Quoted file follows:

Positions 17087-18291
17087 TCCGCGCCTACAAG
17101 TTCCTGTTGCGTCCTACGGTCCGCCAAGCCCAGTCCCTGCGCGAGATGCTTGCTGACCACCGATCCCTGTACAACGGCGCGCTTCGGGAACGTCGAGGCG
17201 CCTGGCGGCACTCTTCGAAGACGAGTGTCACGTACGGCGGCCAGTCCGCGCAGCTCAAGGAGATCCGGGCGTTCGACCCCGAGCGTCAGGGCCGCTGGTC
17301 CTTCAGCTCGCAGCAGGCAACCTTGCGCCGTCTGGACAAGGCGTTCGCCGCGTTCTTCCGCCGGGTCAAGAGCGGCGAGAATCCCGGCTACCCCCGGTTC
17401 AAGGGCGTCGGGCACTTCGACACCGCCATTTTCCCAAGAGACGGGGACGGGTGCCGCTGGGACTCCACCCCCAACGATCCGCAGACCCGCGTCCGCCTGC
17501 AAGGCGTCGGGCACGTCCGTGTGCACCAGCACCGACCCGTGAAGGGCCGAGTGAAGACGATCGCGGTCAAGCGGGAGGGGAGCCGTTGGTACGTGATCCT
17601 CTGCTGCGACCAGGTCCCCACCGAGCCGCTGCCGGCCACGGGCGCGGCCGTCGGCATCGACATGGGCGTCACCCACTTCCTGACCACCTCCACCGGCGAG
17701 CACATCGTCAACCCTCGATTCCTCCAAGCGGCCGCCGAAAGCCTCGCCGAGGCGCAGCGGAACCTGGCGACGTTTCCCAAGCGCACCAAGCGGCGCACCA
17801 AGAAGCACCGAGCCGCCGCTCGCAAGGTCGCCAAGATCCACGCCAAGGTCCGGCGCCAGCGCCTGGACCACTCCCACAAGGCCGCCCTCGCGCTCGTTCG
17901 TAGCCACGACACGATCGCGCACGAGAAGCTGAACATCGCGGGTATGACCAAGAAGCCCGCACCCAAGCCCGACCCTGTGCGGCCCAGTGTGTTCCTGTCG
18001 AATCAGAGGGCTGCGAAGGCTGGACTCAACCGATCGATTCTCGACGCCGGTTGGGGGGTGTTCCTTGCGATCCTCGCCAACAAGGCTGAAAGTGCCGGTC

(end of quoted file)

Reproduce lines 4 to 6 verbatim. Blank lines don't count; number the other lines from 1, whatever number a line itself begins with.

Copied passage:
17201 CCTGGCGGCACTCTTCGAAGACGAGTGTCACGTACGGCGGCCAGTCCGCGCAGCTCAAGGAGATCCGGGCGTTCGACCCCGAGCGTCAGGGCCGCTGGTC
17301 CTTCAGCTCGCAGCAGGCAACCTTGCGCCGTCTGGACAAGGCGTTCGCCGCGTTCTTCCGCCGGGTCAAGAGCGGCGAGAATCCCGGCTACCCCCGGTTC
17401 AAGGGCGTCGGGCACTTCGACACCGCCATTTTCCCAAGAGACGGGGACGGGTGCCGCTGGGACTCCACCCCCAACGATCCGCAGACCCGCGTCCGCCTGC